My Japanese teachers found me a job as a model for an art class in Sapporo – two mornings, two hours each. The class members wanted a non-Japanese model, so I fit the bill (no experience was necessary). All I had to do was sit still, which was a little more difficult than I thought it would be. The teacher of the class “arranged” me, sitting in a chair on a little platform with one hand on a small side table and my head looking to the left out the window. One of the students made a chalk outline of my feet so I could get back in the same place after the break. The ten students were positioned in a little semicircle around me, so each person had a different view. Some people drew with pencil or charcoal, some painted with watercolor or oil.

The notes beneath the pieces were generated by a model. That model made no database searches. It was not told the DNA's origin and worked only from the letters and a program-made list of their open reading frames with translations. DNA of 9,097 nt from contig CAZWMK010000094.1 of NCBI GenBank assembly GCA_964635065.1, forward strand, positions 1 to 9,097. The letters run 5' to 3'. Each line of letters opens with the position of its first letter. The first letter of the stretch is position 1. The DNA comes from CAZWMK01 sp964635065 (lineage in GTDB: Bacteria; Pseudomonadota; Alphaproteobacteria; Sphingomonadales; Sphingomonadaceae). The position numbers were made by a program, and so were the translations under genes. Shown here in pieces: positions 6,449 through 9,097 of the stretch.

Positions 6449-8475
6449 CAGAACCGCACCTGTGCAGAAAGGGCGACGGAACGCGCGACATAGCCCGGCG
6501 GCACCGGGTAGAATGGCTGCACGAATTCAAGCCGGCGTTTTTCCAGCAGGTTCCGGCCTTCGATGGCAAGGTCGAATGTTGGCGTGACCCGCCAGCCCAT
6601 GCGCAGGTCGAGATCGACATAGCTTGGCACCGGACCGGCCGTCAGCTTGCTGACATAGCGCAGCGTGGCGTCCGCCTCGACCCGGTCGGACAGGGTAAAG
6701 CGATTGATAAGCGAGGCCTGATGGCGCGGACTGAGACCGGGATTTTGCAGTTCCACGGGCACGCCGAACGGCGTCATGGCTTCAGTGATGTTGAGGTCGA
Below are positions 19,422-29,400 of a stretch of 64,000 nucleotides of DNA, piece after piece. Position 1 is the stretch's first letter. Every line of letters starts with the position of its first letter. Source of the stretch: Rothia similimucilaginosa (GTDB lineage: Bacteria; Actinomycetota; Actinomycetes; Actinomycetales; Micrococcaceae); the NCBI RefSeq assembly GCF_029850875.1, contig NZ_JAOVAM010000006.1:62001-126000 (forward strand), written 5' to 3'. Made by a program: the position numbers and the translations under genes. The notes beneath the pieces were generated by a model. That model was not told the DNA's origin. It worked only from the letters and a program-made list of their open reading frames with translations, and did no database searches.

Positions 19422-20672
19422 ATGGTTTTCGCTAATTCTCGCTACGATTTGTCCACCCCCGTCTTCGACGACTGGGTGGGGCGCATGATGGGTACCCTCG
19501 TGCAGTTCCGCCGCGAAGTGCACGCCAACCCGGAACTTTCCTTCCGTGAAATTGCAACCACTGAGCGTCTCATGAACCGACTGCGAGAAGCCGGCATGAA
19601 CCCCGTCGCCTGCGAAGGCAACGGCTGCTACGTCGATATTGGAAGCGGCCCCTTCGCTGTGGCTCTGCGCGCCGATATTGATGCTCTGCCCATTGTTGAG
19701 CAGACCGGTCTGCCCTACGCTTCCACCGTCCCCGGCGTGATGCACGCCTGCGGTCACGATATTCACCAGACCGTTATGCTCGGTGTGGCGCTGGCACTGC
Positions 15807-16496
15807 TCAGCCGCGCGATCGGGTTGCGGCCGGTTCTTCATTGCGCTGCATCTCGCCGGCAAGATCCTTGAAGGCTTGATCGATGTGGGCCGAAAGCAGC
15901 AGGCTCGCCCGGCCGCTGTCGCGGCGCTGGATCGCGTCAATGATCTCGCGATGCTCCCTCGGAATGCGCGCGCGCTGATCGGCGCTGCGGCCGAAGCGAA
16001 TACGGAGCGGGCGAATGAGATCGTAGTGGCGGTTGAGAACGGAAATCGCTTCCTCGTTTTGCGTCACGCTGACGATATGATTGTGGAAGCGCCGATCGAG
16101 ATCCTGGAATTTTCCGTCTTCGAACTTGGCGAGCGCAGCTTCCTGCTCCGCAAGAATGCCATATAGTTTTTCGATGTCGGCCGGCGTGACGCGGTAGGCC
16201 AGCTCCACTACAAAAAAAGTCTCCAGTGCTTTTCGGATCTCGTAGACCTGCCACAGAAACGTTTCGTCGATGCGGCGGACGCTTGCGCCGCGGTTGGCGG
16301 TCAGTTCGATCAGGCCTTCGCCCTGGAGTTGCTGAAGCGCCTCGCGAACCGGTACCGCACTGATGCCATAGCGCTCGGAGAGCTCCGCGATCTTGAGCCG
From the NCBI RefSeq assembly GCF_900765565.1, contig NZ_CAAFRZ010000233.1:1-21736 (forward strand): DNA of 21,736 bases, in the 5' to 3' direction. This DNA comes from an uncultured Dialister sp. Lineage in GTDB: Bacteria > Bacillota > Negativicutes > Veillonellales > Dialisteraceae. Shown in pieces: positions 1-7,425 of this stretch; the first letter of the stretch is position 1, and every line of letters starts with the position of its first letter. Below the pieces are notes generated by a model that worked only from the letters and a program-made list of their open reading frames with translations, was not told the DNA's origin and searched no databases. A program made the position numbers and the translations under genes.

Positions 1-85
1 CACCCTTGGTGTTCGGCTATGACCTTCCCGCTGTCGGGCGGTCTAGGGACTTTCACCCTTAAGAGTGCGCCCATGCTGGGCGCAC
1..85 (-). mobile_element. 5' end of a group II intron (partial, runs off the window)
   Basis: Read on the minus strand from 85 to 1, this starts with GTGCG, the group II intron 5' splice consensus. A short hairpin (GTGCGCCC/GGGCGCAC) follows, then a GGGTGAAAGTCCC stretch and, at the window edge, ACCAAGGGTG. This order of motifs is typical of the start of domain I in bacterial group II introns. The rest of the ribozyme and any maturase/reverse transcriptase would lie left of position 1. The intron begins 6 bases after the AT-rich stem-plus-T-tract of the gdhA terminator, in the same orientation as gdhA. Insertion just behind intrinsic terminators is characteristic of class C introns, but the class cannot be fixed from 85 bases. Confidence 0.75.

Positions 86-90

I couldn’t understand much of what was said, but I did hear “gaijin” (foreigner) and “muzukashi” (difficult) a lot! There has been research in the criminal justice field about how difficult it is to identify a person of another race, so maybe the same kind of thing applies to drawing a person of another race. I really wanted to see what they drew and painted, but they didn’t offer to show me and I didn’t feel comfortable asking.
So, anyway, being a model wasn’t on my bucket list, but it was fun and I’m glad I had the opportunity to do it.